Community arts holds a unique place in the relationship between professional art making, community expression and arts and audience development. Community arts, a radical, empowering and transformative agent of change, is able to support the widest artistic and community developmental needs through programme and discourse, that illustrate, illuminate, educate and entertain. The inalienable human right to participate in the cultural life of our society is the bedrock of our determination to see the arts, in their fullest expression, be harnessed to support the needs of the widest possible interests in Northern Ireland, but particularly those on the margins, whose voice is sometimes hard to hear but whose need to be heard is all the more profound.
As a place apart, we have had more than our fair share of challenges. Those challenges may no longer be associated with the insecurity of sectarian conflict, but more with the precarious nature of the lives of so many. We all are now faced with the compounding effect of Brexit on the already straitened opportunities offered by the variety and constancy of austerity measures that London and indeed Stormont have brought to bear on our community. For those who have always struggled, things have become increasingly bleak – funding to our most vulnerable and economically least able is being lost day by day.
The barriers to participating in the cultural life of our place are becoming so great that we risk further generations of young people here, losing out on an experience and way of thinking that can have a transformative effect on educational attainment, health behaviours, general well-being, economic opportunity and better life chances. As an international leader in the wrong races – prescription drug use, or anti-depressant use, teenage suicide, lowest per capita investment in culture – we need to start making better cases for why the arts matter and how the arts and their connection to communities can transform our lives and our futures.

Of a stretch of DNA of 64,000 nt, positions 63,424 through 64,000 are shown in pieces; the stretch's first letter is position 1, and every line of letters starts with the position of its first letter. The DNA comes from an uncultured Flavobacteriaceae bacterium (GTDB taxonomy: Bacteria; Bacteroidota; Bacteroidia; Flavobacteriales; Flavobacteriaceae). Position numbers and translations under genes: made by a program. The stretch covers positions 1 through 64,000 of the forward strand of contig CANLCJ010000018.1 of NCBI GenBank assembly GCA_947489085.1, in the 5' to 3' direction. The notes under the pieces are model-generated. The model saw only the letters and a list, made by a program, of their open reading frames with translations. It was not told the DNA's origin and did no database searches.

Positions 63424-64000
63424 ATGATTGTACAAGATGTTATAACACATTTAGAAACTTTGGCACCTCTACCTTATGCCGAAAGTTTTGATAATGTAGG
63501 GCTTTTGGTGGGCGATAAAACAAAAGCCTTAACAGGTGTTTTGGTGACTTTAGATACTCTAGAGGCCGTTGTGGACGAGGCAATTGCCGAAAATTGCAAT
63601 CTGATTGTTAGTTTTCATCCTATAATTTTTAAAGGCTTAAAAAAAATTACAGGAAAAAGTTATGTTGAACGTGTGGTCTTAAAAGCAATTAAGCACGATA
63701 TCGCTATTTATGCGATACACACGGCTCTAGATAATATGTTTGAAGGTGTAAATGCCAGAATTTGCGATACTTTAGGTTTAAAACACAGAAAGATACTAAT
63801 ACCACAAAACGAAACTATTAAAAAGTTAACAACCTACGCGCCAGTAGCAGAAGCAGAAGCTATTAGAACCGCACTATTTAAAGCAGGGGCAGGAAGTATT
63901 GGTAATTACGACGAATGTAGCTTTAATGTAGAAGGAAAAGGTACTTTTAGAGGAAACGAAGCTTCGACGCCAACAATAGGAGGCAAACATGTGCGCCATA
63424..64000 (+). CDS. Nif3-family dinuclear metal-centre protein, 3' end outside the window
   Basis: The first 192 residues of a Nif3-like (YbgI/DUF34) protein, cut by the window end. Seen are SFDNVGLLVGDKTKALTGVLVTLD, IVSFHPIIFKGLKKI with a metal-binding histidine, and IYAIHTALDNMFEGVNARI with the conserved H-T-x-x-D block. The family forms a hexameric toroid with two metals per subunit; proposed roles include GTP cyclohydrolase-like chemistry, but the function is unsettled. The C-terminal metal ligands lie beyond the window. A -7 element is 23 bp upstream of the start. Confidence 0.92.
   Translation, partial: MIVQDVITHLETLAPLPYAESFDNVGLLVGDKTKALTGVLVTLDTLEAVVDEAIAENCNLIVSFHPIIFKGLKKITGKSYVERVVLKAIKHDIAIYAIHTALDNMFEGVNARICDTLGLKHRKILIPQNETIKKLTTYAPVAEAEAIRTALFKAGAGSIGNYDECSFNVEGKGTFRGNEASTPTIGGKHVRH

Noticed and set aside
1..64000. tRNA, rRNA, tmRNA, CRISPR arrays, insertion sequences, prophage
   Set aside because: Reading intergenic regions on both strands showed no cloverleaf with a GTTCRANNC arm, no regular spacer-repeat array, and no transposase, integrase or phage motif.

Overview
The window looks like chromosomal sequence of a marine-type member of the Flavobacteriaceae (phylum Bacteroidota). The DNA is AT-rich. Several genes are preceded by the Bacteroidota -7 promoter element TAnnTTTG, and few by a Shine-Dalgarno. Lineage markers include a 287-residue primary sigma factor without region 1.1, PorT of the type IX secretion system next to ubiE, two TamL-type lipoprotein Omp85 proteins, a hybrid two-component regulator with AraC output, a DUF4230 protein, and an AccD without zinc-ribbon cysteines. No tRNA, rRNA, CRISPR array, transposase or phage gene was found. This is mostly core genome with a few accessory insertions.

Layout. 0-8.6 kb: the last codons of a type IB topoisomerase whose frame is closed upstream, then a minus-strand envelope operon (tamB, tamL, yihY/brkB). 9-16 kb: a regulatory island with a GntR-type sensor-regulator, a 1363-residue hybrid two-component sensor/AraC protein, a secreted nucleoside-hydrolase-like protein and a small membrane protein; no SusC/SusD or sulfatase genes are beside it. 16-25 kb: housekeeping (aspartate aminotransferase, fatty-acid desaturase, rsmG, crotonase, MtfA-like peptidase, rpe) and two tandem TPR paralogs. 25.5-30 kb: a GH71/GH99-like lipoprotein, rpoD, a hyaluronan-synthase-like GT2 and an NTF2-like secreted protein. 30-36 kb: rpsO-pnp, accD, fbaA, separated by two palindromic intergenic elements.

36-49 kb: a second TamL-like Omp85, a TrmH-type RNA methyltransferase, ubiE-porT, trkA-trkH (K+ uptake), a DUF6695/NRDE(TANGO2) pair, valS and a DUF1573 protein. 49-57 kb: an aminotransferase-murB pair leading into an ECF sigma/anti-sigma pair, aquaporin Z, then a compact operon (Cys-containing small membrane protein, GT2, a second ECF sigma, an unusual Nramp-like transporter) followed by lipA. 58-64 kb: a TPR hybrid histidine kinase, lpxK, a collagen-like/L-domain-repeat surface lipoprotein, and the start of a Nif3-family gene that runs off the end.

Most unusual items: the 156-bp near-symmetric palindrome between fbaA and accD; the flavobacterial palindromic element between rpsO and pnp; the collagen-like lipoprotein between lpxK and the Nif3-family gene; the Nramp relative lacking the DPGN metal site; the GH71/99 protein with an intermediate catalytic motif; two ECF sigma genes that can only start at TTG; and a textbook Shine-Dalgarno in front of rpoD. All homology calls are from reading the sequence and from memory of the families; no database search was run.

Our artists, teachers, dancers, poets and painters – our visual and theatre artists and practitioners – our song writers, authors, filmmakers and sculptors, dancers and dramaturgs, are brilliant, creative, generous, hard-working alchemists of transformation. They make ideas happen. Northern Ireland needs to make the right ideas happen – right now. The arts and creativity, can give us all the tools, not only to explore the challenges that there have always been here but to prepare ourselves, particularly our young people, for the challenges ahead. Turning ideas into reality is exactly what the arts bring.
So, let’s re-write the news and through The Monthly, find better ways to say why community arts can really make a difference and how the arts transform lives.